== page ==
The scheduled appearance of Prime Minister Syed Yusuf Raza Gilani before the Supreme Court has revived the memories of November 28, 1997 when an unruly mob of the PML-N workers and leaders stormed the court building in Islamabad and forced then Chief Justice Syed Sajjad Ali Shah to adjourn the contempt of court case against the then Prime Minister Nawaz Sharif.
During his second stint in power as prime minister, Nawaz Sharif wished to rid himself of an awkward Chief Justice, Syed Sajjad Ali Shah who was not ready to toe his line. Therefore, Sharif started consulting his confidantes as to how to get rid of the defiant chief justice. In his book, Glimpses into the Corridors of Power (OUP 2007), which was published 10 years after the apex court’s storming, a former foreign minister of Sharif cabinet, Gohar Ayub Khan, writes that Nawaz Sharif also wanted to summon the chief justice (Sajjad Shah) before the privilege committee of National Assembly (for having committed contempt of the parliament).
Giving details about the Sharif plan, Gohar Ayub Khan writes that he was first asked to provide guidance as to how Sajjad Ali Shah could be summoned before the privilege committee and later for sending him to jail. “The tussle between the premier and chief justice was reaching its peak. I got a call from the prime minister on November 5, 1997 asking me to come and see him in his chamber in the National Assembly,” Gohar Ayub writes in his memoirs. “When I arrived, I found members of the privilege committee (Nawabzada Iqbal Mehdi and several others) present in the cabinet room. The prime minister asked the chairman of the privilege committee to explain the situation to me. The chairman said that they wanted to summon the chief justice before the privilege committee and all those present (including the PM) concurred.”
Gohar Ayub Khan further writes: “I told them that the rules did not provide for such a drastic step. I have prepared the rules as speaker. No, you cannot summon him and if you make the mistake of doing so, he will disregard your summons. The privilege committee and the PM will be insulted. With that, the discussion came to an end. The PM asked me to accompany him to the PM House. In the car, the PM put his hands on my knee, and said: ‘Gohar Sahib, show me the way to arrest the chief justice and keep him in jail for a night’.” Gohar, despite being the son of Pakistan’s first military dictator Field Marshal President General Ayub Khan, was shocked and advised Sharif against even thinking about it.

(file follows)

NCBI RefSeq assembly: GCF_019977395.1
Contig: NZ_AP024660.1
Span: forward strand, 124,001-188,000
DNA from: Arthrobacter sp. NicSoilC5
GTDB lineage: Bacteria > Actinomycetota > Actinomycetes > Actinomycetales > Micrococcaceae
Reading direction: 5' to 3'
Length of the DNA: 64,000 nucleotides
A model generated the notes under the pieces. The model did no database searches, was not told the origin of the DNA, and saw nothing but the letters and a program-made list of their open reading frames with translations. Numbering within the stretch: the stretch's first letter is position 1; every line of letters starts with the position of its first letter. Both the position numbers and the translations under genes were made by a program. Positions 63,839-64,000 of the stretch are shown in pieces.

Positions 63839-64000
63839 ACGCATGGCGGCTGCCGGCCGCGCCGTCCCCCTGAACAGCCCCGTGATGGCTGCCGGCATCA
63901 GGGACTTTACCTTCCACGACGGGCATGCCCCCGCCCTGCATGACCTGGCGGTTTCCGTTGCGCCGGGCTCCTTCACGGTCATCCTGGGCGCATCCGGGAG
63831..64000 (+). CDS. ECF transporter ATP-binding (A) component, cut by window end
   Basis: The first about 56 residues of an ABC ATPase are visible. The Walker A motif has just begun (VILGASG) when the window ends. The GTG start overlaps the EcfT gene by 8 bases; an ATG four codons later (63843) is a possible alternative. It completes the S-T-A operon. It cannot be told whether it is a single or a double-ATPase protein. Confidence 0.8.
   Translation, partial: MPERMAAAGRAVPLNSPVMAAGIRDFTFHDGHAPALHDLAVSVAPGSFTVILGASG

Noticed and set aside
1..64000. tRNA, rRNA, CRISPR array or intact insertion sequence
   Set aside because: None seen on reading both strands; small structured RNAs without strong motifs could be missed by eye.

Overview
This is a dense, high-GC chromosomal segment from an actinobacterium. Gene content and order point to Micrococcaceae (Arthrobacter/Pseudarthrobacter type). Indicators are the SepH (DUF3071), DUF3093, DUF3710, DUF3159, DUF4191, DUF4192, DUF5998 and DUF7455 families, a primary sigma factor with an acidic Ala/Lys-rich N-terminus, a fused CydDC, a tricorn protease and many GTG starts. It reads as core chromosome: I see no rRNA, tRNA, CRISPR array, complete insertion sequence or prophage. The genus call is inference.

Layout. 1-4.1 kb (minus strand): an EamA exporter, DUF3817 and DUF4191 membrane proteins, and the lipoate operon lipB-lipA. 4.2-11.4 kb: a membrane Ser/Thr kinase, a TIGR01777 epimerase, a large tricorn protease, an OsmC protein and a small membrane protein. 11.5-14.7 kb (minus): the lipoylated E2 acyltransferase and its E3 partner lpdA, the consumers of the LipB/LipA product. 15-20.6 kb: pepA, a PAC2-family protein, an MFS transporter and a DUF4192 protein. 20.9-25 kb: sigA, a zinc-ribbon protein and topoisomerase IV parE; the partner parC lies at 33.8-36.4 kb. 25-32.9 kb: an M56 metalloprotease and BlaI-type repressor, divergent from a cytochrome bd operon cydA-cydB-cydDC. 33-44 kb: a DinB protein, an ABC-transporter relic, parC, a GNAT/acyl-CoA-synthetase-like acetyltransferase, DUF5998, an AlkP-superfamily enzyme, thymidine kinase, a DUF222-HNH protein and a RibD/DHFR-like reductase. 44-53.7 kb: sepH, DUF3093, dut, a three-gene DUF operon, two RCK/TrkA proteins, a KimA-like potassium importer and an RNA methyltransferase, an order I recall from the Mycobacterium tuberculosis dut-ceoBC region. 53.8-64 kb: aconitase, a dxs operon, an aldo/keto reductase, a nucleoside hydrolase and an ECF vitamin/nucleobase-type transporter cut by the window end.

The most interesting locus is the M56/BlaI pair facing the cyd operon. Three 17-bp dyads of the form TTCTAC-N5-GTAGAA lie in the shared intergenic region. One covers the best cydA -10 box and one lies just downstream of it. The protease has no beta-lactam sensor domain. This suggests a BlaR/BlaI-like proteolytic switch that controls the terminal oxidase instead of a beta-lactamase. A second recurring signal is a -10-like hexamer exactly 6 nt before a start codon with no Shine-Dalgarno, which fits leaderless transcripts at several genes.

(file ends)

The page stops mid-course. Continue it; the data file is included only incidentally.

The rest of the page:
But deep-thinking Sharif kept thinking till the unthinkable happened on November 27, 1997 when hundreds of the Pakistan Muslim League and Muslim Students Federation workers and leaders breached the security cordon around the Supreme Court building shortly after Nawaz Sharif had appeared before the chief justice and defence lawyer SM Zafar was arguing his case. A journalist rushed into the courtroom and warned the apex court bench of an imminent attack by an uncontrollable mob. The chief justice got up quickly, thanked SM Zafar and adjourned the hearing of the contempt case against Sharif. Led by none other than Sharif’s political secretary Colonel (R) Mushtaq Tahirkheli, the rowdy mob chanted slogans against the chief justice and damaged furniture. Famous anchor Tariq Aziz, who was a member of the National Assembly on a PML ticket at that time, threw and broke the portrait of Quaid-e-Azam Muhammad Ali Jinnah. The police managed to restore normalcy after baton charging and tear gassing the mob, both inside and outside the courthouse.